Posts tagged Recycling

November 17, 2015

Economic Impact of Recycling

Tom Stanek

Our recycling customers make a significant contribution to our economy as well as sustainability. The industry recycled 135 million metric tons of materials in 2014. The material was diverted from landfills to produce new products, reducing the need to mine or harvest new resources, with less energy expended during the process.  Recycled Materials

The Institute for Scrap Recycling Industries summarized the economic benefit of this activity in a 2015 study. The industry supports 470,000 plus jobs and generates $105 billion in economic activity. This includes downstream suppliers such as auto wrecking yards, independent scrappers, and firms that provide equipment and services to the industry.
Recycling contributes about 0.68% of the national economic activity and generates about $11 billion in federal, state, and local taxes annually. Recycling helps the US trade balance with exports to over 160 countries valued at nearly $21 billion in 2014.
ISRI summarized the report in this short video.




November 19, 2014

What is the Impact of the Recycling Industry?

Tom Stanek

NET EXPORT BENEFITS TO USA IN 213Recycling may seem like a recent trend to many, but it’s been going on in the United States for over 200 years.  Part of the industry lore is a story the Continental Congress had to also buy scrap to help supply materials for the purchase of muskets for the young nation.  I wish we had that document around for verification.  I’d like to see the names on it.  Patriot Iron & Metal or Revere & Sons maybe?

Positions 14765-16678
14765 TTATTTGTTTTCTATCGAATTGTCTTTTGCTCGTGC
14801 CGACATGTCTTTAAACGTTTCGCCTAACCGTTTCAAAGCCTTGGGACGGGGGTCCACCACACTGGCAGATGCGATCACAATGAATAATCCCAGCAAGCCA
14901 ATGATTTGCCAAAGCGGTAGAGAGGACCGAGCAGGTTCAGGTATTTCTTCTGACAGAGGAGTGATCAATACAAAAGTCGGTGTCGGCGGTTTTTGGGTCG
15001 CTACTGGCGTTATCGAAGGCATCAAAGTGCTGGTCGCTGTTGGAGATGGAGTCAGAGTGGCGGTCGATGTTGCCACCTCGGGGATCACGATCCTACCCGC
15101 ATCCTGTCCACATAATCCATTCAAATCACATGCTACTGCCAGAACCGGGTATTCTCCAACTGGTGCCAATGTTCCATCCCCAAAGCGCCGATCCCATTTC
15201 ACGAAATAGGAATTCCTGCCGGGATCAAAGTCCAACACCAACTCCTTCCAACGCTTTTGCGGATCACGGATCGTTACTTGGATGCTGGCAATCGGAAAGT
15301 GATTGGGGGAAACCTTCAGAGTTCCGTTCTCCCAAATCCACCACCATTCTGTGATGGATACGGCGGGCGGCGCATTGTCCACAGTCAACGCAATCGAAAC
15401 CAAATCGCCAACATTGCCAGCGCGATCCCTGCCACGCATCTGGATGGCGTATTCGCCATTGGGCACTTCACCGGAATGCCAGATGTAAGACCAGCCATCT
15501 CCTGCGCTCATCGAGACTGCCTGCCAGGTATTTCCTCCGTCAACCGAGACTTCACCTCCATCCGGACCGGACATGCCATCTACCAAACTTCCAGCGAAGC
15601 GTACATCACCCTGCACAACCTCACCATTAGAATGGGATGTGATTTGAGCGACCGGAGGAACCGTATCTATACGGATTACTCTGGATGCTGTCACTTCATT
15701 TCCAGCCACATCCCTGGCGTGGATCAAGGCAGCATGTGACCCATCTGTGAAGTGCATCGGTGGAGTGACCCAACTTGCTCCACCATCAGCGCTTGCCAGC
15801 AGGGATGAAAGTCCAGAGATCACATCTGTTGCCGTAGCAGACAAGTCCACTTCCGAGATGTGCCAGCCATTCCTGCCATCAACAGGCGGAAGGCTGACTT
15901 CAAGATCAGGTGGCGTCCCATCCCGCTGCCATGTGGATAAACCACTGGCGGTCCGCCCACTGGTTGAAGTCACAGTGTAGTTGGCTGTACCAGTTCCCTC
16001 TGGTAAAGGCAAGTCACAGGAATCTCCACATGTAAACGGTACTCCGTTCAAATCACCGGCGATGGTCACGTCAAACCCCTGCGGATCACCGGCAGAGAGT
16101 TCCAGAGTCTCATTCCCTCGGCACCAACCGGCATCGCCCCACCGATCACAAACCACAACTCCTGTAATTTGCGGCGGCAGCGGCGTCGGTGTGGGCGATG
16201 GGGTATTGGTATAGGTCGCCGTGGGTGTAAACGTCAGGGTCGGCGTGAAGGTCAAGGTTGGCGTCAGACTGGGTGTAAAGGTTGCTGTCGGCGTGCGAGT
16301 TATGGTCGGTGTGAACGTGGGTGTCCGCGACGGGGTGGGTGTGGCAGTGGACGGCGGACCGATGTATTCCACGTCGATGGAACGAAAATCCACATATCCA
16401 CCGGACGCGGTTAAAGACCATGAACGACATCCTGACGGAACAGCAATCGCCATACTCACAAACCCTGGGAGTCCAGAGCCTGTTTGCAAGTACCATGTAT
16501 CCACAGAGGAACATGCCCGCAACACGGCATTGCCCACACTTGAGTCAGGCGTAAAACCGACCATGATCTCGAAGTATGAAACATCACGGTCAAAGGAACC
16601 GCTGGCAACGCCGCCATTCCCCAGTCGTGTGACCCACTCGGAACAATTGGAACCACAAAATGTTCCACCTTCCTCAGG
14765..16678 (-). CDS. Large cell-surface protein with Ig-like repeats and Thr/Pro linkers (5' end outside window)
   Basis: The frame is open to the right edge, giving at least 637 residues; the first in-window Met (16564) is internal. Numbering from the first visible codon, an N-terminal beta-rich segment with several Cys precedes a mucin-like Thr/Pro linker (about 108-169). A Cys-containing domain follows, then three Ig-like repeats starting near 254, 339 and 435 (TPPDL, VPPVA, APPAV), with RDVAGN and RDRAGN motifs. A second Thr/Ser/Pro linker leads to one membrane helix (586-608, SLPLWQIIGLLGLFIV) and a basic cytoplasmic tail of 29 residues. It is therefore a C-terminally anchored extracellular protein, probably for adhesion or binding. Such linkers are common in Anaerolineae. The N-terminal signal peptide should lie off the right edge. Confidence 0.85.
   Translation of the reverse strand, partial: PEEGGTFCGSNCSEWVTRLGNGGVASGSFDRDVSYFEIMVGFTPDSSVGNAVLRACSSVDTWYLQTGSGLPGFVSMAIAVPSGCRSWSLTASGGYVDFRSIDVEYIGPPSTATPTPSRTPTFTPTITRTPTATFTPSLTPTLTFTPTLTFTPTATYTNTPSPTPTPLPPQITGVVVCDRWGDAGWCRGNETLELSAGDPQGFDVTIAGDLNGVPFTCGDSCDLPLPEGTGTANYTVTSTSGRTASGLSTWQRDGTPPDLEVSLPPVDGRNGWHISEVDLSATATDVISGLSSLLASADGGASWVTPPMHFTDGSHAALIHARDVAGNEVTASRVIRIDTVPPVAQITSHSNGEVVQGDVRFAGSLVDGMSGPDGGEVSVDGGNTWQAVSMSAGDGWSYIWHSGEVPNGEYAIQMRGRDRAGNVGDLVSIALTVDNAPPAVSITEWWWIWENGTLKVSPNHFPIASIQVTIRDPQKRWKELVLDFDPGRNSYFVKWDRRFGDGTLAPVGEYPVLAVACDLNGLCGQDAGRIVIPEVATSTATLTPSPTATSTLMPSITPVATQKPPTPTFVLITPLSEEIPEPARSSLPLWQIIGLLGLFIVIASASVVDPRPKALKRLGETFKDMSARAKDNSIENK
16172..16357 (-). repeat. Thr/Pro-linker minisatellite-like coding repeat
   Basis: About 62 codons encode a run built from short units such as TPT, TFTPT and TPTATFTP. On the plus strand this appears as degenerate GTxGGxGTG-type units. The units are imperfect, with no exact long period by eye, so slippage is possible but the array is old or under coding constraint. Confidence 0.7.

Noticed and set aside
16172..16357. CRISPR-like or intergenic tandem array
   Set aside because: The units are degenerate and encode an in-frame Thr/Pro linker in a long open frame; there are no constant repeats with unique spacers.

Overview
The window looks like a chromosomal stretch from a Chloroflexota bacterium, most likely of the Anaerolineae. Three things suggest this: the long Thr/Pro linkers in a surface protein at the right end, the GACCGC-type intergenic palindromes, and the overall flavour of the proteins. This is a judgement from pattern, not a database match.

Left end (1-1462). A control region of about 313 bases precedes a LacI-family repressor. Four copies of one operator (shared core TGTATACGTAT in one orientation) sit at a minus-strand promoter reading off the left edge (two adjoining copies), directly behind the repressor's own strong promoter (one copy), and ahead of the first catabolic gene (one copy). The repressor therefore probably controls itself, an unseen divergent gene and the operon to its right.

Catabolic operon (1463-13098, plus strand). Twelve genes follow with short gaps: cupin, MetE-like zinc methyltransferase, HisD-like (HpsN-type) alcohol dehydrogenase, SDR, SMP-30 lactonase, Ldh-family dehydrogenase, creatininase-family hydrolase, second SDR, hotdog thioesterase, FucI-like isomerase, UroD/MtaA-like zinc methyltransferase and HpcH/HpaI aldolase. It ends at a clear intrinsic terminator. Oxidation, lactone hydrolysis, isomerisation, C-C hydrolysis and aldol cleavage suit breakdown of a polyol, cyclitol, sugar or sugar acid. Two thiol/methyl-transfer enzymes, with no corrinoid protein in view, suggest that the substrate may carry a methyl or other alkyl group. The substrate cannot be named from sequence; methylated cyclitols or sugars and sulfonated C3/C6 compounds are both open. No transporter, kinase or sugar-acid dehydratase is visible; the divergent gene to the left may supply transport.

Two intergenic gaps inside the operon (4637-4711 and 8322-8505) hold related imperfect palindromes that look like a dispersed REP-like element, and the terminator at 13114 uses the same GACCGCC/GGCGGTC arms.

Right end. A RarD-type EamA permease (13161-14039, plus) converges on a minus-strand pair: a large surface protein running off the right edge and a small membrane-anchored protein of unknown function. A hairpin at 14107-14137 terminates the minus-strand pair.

Today, all recycling industries play a vital role in our economy.  The Institute of Scrap Recycling Industries (ISRI) put together some numbers for 2013.

  • 130 metric tons of materials were recycled in 2013
  • These products represent $87 billion in economic impact to the nation
  • 140,000 people are employed in recycling nationwide
  • As a net exporter of recycled materials, the nation’s trade balance was improved by $24 billion dollars
  • Recycled materials use less energy than virgin materials, helping curb greenhouse gas emissions and promoting sustainability

Here is a short video by ISRI introducing the industry impact in the USA.

August 19, 2013

Where Scrap Goes After the Recycling Bin

Tom Stanek

The Atlantic magazine features an informative story about recycling scrap metals.  It profiles the Louis Padnos Company, a generations old scrap metal processor in Holland, Michigan.  The story is a good overview of our industry by James Fallows entitled Holland: Where Things Go After the Recycling Bin.

Scrap metal recycling is rooted in family run operations all over America.  Most of those business continue to evolve in size and scale, with impressive machinery, environmental stewardship, and leading technology.  All  while maintaining the local relationships, knowledge, and the neighborly approach that built the business over decades.

A successful processor operates a large fleet of service and delivery trucks, material handling equipment, and high powered metal shredders, steel shearing machines, baling presses, and sorting equipment.  They sell recycled metals on a national and world market, following commodity prices, and trading across time zones.  The mix of skills and experience needed the run a recycling business is unique.

You’ll enjoy Mr. Fallows profile story above.  For a more in depth look, consider Adam Minter’s Junkyard Plant.  More information on the scrap metal industry can be found at the industry association site ISRI.

April 8, 2011

2011 ISRI Convention

Ben Guerrero

We appreciate all those at the 2011 ISRI show who stopped by to talk wear parts and shredders with us.  Thanks for your interest and a great convention.  We look forward to helping many of you get wear parts that work harder for you into your machines and increase non-ferrous yields with our K2 Recovery GratesTM.